What Is Rear Differential Service?

by Michael Ryan

Differentials are the Morlocks of your drivetrain. Toiling endlessly in the dirty underworld, in darkness, heat and grime, differentials are easily forgotten about while they're working. But take care to maintain yours properly, lest that neglect someday jump up to bite you.

Significance

The gear oil in the rear differential lubricates and prevents wear in the rear end gears. Failure to change the differential oil regularly will have the same consequences as never changing your engine or transmisison lubricants. Over time, excess friction will cause metal to wear away, increasing clearance between gears. Once that happens, it's only a matter of time before the gears bind up and self-destruct.

Function

The rear differential's job is to allow the drive wheels to turn at different speeds while cornering. When you turn, the inside wheel traverses a smaller circle than the outside wheel. The engine's power flows along the path of least resistance -- generally to the inside wheel, since the vehicle's weight transfers to the outer wheel while cornering.

Identification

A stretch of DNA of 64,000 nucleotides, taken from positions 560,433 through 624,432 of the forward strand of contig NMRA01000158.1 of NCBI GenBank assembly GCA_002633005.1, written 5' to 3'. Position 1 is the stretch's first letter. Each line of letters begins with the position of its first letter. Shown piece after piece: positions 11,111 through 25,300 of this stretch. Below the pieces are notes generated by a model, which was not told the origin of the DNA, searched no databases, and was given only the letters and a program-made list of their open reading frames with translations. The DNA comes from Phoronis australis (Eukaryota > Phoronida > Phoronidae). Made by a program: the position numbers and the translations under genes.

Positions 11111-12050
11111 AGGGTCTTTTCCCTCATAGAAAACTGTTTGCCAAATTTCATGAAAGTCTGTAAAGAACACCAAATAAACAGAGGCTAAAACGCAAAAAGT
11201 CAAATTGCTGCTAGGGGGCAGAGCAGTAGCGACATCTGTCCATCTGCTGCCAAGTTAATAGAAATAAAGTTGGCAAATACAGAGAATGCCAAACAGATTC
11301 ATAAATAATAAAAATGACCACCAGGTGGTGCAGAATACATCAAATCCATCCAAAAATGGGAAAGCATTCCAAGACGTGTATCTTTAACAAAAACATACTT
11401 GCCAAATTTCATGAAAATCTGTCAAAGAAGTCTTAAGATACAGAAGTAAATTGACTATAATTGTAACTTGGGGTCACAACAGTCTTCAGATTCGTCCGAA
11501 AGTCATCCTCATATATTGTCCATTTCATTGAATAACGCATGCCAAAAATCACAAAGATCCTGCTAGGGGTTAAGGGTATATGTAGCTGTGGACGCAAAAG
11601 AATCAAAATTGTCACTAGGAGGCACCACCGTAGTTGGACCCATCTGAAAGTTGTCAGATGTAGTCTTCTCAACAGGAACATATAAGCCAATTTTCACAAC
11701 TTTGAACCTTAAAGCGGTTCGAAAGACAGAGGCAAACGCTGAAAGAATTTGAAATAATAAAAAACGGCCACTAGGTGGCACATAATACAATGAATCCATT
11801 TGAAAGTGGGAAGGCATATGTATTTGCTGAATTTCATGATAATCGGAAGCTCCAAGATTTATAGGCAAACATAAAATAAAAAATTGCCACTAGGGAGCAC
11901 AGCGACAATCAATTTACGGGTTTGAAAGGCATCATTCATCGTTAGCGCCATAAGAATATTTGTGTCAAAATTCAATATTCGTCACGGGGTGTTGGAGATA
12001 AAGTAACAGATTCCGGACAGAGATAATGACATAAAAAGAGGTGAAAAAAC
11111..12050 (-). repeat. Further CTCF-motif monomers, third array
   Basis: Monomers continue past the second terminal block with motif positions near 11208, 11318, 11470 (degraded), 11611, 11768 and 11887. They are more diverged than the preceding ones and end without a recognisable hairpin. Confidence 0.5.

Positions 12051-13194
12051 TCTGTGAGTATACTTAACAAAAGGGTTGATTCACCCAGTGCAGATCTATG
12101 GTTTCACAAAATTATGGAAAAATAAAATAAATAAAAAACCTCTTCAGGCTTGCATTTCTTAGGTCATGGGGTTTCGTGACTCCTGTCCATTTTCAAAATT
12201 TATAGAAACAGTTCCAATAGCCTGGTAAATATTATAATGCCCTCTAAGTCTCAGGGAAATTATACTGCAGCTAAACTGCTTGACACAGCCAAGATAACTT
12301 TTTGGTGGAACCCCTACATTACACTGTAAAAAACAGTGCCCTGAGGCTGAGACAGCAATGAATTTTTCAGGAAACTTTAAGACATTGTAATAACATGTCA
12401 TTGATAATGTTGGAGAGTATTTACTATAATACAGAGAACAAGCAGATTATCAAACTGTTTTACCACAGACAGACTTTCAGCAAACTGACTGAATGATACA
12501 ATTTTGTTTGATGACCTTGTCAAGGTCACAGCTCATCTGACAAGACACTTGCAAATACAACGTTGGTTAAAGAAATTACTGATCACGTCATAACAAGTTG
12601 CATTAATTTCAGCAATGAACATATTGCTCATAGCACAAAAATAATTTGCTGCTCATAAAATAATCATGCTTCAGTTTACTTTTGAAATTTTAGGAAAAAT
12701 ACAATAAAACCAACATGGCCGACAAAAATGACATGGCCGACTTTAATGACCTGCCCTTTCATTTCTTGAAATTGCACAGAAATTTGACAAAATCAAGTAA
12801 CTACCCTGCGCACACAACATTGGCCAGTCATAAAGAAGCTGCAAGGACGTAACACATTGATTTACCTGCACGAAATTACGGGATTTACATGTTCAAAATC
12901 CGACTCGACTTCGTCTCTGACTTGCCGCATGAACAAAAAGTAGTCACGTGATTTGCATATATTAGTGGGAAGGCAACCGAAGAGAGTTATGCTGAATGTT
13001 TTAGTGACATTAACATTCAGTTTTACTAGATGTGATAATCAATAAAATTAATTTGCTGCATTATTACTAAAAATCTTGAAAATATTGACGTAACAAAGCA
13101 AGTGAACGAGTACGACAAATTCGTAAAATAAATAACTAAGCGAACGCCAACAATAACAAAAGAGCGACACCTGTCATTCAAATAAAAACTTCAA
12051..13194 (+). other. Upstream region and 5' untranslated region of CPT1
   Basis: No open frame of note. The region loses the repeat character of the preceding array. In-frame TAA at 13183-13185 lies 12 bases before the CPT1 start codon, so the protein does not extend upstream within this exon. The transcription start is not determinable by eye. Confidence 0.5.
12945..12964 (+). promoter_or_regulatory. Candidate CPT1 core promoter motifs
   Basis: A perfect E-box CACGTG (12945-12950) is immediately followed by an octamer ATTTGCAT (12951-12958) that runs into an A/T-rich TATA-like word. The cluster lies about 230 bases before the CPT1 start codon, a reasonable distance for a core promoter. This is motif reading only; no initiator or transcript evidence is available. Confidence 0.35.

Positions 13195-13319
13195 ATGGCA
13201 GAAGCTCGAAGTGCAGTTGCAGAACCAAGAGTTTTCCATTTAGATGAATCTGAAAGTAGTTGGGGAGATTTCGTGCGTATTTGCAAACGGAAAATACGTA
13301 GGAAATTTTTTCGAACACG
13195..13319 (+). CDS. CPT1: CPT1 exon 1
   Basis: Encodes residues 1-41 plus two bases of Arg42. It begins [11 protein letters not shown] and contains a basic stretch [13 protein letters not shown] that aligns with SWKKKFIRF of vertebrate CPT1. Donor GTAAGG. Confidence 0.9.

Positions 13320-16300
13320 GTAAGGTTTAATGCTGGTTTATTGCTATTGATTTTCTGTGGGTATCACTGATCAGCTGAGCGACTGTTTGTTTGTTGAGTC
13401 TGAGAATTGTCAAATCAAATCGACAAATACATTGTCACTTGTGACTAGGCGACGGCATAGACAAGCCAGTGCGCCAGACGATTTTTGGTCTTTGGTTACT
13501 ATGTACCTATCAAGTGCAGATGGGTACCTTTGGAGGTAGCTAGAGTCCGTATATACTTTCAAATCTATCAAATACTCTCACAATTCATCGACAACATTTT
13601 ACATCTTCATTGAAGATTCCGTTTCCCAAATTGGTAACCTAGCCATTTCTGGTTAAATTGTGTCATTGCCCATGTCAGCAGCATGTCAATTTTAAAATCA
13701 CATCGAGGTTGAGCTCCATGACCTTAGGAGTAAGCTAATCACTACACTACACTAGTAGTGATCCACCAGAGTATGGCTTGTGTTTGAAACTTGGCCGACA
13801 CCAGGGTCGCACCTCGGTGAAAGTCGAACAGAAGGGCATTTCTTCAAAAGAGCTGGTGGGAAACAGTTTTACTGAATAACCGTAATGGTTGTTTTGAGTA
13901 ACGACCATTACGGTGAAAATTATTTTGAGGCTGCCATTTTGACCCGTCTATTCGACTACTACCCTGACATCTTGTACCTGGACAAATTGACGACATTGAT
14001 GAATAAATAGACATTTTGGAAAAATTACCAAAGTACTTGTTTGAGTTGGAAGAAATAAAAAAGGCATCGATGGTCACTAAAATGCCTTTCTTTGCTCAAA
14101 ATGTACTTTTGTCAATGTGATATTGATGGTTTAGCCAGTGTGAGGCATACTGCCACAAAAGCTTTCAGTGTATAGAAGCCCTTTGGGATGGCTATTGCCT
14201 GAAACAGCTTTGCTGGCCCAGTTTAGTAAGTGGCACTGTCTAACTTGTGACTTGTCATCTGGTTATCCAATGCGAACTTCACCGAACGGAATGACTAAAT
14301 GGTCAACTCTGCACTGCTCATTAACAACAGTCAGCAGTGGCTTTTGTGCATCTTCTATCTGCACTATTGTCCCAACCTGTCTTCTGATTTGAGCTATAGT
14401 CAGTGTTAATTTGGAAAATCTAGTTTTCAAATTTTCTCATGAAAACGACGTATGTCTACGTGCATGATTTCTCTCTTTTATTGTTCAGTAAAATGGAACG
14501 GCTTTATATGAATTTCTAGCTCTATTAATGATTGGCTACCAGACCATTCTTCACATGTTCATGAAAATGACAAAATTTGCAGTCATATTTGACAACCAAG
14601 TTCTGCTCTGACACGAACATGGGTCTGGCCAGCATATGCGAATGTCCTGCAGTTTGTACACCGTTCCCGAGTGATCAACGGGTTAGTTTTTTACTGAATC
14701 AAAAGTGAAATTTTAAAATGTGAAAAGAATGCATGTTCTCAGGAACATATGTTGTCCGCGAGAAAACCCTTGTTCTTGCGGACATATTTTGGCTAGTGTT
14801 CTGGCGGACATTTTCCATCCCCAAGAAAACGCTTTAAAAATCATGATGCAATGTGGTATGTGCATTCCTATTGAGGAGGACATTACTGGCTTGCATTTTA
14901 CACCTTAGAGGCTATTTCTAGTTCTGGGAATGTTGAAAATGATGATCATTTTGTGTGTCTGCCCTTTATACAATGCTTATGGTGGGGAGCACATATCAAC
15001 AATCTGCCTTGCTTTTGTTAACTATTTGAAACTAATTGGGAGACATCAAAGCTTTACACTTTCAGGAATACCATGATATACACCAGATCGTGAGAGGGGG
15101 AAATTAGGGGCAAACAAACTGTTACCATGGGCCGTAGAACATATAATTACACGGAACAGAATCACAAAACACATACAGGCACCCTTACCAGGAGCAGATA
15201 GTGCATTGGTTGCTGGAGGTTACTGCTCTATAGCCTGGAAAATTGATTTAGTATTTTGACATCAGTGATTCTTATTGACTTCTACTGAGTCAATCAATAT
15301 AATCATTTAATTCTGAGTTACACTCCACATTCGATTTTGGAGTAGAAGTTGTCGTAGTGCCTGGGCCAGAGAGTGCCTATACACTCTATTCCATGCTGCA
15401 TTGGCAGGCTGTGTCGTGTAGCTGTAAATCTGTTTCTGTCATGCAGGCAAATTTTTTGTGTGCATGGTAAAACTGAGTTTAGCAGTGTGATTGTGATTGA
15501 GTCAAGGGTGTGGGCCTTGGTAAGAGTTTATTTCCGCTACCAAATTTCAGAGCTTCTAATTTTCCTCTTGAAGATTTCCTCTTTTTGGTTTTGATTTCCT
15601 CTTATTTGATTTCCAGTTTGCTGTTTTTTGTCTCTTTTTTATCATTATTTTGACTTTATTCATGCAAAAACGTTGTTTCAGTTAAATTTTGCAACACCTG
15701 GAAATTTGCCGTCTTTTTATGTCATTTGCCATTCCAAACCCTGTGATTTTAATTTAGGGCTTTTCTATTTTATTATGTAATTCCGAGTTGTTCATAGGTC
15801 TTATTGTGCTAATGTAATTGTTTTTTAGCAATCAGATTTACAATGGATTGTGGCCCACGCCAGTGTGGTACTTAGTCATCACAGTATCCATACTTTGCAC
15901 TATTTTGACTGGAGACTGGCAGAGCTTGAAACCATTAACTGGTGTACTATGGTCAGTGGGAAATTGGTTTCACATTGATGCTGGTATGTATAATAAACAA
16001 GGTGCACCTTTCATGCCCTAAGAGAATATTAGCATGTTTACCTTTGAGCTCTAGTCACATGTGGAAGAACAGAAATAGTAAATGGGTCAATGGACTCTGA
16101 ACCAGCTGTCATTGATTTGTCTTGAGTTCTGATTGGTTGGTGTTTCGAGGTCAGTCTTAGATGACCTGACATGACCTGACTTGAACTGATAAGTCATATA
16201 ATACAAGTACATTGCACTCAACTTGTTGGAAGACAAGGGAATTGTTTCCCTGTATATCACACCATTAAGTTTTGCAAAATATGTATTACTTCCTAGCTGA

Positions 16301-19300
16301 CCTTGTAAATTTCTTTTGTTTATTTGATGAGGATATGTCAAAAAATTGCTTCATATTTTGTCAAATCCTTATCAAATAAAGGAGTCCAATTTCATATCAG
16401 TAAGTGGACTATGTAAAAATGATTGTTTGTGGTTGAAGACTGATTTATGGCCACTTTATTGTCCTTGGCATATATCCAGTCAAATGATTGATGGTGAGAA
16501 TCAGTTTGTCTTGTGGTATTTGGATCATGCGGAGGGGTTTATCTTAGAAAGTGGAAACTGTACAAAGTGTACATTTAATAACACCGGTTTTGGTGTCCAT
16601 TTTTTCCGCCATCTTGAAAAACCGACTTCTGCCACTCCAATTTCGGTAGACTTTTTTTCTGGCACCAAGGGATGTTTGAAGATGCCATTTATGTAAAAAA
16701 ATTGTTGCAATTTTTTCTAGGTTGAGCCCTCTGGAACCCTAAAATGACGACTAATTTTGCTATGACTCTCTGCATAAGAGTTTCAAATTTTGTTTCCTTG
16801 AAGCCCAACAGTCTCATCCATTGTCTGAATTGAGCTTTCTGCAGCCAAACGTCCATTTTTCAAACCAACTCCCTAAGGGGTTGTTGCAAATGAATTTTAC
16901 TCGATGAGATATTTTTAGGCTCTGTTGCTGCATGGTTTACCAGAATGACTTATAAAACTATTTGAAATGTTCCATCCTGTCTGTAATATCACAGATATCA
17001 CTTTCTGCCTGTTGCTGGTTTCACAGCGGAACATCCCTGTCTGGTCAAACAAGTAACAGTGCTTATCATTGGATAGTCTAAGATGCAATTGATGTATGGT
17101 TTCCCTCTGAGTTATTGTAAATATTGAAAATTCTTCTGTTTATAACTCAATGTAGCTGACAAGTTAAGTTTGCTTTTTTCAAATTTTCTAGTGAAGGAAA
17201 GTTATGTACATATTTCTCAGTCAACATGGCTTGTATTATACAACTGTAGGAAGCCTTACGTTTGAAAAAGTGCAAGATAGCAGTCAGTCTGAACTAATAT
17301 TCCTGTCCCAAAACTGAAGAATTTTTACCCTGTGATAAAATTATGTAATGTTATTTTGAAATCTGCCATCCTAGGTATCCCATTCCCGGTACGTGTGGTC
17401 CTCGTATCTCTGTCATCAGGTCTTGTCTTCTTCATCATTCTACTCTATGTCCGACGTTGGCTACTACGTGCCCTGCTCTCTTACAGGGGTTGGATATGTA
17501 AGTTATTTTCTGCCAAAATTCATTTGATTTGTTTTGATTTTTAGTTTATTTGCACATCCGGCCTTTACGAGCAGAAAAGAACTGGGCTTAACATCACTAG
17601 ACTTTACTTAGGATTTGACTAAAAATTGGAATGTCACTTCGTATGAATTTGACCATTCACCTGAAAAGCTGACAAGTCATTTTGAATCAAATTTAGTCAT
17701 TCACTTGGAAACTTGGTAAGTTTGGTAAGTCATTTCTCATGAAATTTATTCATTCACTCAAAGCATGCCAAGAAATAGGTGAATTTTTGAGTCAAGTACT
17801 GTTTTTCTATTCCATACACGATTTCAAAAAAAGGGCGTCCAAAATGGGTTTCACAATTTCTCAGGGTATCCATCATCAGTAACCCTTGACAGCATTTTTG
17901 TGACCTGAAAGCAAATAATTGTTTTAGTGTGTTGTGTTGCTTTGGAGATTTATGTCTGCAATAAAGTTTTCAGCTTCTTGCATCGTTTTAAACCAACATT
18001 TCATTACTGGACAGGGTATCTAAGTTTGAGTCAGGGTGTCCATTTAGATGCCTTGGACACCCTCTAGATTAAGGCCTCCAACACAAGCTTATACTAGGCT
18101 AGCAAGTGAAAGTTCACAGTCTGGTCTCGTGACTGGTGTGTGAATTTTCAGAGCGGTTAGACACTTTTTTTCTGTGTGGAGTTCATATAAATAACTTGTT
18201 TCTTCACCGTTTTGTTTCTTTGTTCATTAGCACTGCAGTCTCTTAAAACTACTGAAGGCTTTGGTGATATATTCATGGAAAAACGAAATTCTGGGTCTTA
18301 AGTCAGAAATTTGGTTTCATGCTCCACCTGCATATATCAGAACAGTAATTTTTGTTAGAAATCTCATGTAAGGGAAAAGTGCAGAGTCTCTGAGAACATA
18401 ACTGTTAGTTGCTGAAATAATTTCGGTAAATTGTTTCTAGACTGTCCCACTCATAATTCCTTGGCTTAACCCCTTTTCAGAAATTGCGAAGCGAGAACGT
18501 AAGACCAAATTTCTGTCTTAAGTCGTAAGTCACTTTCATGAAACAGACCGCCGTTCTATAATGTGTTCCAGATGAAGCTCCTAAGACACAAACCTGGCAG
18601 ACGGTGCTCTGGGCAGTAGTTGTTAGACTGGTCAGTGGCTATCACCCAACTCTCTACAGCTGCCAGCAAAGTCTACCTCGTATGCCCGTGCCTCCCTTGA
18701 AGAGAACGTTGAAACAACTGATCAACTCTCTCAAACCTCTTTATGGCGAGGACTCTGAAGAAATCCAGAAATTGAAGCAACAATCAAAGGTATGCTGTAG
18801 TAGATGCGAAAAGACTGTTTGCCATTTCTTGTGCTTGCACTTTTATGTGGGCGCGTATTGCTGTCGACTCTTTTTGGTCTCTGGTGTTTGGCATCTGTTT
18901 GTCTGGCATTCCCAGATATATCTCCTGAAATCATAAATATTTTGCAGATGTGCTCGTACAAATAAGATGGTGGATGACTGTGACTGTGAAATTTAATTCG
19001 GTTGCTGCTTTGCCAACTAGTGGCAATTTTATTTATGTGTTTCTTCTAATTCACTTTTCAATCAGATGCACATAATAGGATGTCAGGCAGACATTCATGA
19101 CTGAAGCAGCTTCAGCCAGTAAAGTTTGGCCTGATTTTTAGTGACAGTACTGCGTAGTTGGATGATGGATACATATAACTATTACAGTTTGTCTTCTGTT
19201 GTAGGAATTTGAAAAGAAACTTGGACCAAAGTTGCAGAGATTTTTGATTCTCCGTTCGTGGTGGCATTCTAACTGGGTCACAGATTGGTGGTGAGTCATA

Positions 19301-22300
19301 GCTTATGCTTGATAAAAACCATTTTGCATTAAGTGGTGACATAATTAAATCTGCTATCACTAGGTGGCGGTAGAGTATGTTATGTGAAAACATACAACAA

The rear differential is located in a centered position on the rear axle of a vehicle, between the two rear tires. It's easily recognizable as the bulging center-section on most "live" axles. It has a drain plug to release onld fluid, and most have a separate plug in the top for checking fluid level and refilling it after draining.

Fluid Change

changing differential fluid is generally fairly straightforward. Drain the old oil out, reinstall the drain plug, pump new oil into the fill plug until it won't take anymore. Most differentials take something in the range of 75W-90 gear oil, a much thicker variant of the oil in your engine. However, many performance limited-slip differentials call for a very specific fluid with specific additives, or even a silicone-based fluid in the case of viscous-coupling differentials. Know what you need before you drain.

Maximizing Benefits

Differential oil gets contaminated by metal shavings and other grime over time, and loses its ability to lubricate and provide a cushion between meshing gears. Ironically, the worn gears and thin fluid could theoretically boost your performance and fuel economy -- until the differential explodes. You can recoup this loss using a high-end synthetic differential oil designed for racing. These oils are expensive, but one change will probably last you the next 100,000 miles, and you can maintain your performance and fuel economy perks without sacrificing differential life.

About the Author

Michael Ryan is a freelance writer with professional experiences in the auto industry and academic training in music. Ryan earned a Bachelor of Arts with honors from Olivet College. Since college, he has been a featured speaker at music conferences at the University of Michigan and Bowling Green State University. Ryan is a published writer, with work featured on websites including eHow and CarsDirect.com.

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